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Former deputy charged with embezzling from Berkeley County Sheriff's Office

Herald Mail Media,

Berkeley County, WV

Crime scene

MARTINSBURG, W.Va. — A former Berkeley County Sheriff's Office deputy was indicted Wednesday in connection with the embezzlement of more than $5,000 in guns from the law-enforcement agency and then selling the firearms, which were either purchased by the department or being stored in evidence lockers.

Dennis E. Streets of South Tennessee Avenue in Martinsburg was indicted Wednesday by a Berkeley County grand jury on single counts of felony embezzlement and felony fraudulent scheme, according to the indictment released by Berkeley County Prosecuting Attorney Pamela Games-Neely's office.

The alleged crimes occurred between October 2008 and March 2013, the indictment said.

The indictment alleges Streets sold 13 guns to Glockcop LLC by falsely representing to firearms business owner John C. Vinson or his agent that he owned or had the authority to sell the weapons.

The indictment alleges Streets pocketed more than $1,000 from selling the guns to the firearms business, which is at 4625 Winchester Ave. south of Martinsburg. The exact amount of money that Streets was paid for the guns was not specified in the indictment.

The firearms, estimated to be worth $5,685, included a Colt Python .357 revolver that was valued at $1,250, the indictment said.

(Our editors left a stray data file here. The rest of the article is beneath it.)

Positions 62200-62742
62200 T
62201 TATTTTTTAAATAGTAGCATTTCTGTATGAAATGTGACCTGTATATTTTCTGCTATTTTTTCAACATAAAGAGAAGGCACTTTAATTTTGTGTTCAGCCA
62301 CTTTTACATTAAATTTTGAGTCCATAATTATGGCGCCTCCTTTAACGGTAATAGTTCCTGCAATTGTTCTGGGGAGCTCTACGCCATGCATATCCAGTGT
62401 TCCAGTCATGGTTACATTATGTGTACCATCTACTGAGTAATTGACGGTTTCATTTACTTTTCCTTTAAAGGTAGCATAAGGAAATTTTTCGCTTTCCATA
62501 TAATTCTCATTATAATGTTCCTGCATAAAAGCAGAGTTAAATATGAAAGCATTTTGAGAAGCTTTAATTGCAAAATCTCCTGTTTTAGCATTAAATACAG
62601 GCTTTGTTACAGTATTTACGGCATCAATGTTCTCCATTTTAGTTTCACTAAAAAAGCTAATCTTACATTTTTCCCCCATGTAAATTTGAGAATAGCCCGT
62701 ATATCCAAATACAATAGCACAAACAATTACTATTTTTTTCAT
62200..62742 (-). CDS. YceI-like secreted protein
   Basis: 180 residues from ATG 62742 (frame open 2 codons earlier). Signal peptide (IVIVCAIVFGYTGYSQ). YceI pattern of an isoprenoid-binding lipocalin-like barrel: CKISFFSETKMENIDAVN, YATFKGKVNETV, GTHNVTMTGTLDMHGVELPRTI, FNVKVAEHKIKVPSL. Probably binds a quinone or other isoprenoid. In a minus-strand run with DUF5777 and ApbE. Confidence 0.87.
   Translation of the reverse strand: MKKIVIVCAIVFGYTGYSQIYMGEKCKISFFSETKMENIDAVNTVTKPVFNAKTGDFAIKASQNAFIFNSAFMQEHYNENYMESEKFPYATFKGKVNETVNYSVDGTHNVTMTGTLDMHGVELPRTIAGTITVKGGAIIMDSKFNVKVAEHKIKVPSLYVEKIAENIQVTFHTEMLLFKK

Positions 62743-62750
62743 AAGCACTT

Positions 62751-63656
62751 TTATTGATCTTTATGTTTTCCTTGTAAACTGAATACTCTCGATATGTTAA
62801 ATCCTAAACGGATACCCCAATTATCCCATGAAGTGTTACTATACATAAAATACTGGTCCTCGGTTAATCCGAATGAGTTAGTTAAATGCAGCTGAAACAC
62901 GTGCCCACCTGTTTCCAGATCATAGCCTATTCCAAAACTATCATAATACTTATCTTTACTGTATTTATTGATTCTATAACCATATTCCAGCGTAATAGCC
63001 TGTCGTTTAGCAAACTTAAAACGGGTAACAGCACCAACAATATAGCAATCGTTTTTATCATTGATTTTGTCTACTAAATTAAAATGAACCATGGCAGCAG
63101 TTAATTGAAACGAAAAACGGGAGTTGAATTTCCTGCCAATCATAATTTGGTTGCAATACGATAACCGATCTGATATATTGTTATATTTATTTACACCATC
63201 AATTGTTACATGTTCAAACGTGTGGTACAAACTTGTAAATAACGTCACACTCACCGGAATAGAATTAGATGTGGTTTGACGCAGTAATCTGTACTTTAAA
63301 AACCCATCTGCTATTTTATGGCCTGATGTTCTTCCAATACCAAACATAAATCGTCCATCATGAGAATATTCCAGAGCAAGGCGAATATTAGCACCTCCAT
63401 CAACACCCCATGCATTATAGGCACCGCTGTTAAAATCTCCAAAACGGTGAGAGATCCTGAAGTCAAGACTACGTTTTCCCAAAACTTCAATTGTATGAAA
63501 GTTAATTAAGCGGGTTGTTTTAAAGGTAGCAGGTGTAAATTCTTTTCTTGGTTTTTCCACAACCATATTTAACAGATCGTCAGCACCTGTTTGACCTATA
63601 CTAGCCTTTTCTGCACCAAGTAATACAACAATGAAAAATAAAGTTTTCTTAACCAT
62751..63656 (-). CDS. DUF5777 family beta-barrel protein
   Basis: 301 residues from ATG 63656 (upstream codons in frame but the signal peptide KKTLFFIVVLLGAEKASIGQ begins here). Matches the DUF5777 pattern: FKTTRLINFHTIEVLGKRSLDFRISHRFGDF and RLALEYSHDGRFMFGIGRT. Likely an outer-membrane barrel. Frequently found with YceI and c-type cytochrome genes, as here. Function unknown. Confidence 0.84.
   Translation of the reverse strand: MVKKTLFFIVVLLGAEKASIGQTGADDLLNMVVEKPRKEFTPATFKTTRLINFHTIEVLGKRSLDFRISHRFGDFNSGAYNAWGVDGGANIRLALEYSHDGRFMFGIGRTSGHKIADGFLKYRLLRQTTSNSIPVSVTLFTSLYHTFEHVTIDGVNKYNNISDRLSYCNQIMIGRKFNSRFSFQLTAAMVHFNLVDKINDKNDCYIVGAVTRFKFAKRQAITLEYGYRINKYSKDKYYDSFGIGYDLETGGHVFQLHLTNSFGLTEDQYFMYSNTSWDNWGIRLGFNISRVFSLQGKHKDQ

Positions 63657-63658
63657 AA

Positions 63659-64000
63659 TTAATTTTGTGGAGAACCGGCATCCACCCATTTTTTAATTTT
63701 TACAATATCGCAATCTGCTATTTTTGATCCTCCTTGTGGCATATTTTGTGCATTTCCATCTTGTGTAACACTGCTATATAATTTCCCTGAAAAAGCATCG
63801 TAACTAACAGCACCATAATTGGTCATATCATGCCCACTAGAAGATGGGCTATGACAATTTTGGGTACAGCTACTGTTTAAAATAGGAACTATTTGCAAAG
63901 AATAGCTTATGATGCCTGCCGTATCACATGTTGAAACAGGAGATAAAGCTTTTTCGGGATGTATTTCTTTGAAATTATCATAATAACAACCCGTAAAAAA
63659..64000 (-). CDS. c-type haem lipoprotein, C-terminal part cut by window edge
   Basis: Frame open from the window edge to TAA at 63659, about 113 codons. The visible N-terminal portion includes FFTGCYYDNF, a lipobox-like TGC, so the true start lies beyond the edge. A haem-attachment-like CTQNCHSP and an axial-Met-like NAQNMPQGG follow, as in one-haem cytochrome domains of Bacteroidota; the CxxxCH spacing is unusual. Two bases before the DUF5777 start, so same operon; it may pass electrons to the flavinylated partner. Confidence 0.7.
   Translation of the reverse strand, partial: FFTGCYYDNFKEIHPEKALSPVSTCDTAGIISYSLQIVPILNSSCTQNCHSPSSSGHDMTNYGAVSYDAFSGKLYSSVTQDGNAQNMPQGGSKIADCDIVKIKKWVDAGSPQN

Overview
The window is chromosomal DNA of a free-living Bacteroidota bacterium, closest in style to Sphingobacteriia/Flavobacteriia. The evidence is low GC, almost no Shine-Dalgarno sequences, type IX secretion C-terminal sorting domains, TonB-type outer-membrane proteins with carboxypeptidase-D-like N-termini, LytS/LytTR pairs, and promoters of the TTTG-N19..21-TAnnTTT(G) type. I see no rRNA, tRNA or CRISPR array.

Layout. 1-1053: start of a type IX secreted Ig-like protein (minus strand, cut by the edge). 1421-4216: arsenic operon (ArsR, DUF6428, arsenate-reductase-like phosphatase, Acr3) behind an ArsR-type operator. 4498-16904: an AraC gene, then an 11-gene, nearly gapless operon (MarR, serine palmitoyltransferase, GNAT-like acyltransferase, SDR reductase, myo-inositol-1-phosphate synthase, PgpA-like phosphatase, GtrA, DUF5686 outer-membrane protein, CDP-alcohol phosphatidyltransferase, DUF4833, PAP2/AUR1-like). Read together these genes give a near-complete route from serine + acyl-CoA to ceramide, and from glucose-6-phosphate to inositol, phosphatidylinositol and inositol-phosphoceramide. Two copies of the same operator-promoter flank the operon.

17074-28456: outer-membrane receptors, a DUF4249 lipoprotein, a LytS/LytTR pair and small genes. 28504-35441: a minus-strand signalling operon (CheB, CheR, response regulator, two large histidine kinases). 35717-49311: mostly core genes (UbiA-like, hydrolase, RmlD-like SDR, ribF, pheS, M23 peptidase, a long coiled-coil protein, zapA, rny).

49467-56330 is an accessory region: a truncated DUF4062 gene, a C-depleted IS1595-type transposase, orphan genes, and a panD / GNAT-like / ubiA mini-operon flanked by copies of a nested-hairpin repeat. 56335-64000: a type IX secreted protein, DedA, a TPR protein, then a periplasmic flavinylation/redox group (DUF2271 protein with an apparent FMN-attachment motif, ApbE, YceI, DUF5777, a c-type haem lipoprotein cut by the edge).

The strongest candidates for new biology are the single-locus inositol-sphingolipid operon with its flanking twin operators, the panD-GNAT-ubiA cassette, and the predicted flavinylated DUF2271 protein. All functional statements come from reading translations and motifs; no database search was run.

Warrants previously issued in Berkeley County Magistrate Court charge Streets and his wife, Amber Streets, with misdemeanor counts of petit larceny are pending, according to court records and Games-Neely.

The misdemeanor offenses stem from the pawning of Streets' service weapon at Frazier's Pawn Shop in Martinsburg, Games-Neely and police said.

Streets, who held the rank of captain when he resigned in January, was the only person in charge of the sheriff's office's evidence lockers at the time the guns were taken from there, Games-Neely said.

"Nobody had any idea this was going on," Games-Neely said.

The investigation of Streets was triggered by another deputy's question about "a very distinct gun" that was being kept in a safe at the sheriff's office, Games-Neely said.

The inquiry led to the discovery that the gun was missing, which then prompted investigators to look at the evidence lockers, Games-Neely said.

Sheriff's Deputy Sgt. B.F. Hall said Jan. 30 that an investigation of missing items at the sheriff's office was under way. The next day, the federal Bureau of Alcohol, Tobacco, Firearms and Explosives confirmed it also was assisting in the investigation.

Less than a week earlier, Streets, in a Jan. 25 memorandum to Sheriff Kenneth Lemaster Jr., said he was retiring from the department, where he had worked since 1982.

“After 32 years, it is time for me to move on,” Streets said.

Games-Neely said all of the guns taken from the evidence lockers were connected to cases that had been closed.

When it comes to disposing of firearms, those that cannot be returned to their original owners can be converted for department use or destroyed, Games-Neely said.

Orders accounting for the disposal of the weapons are required, and guns that are destroyed are typically ground into pieces, Games-Neely said.

Games-Neely said the ATF has not informed her office what action the federal government might take or the status of its investigation.

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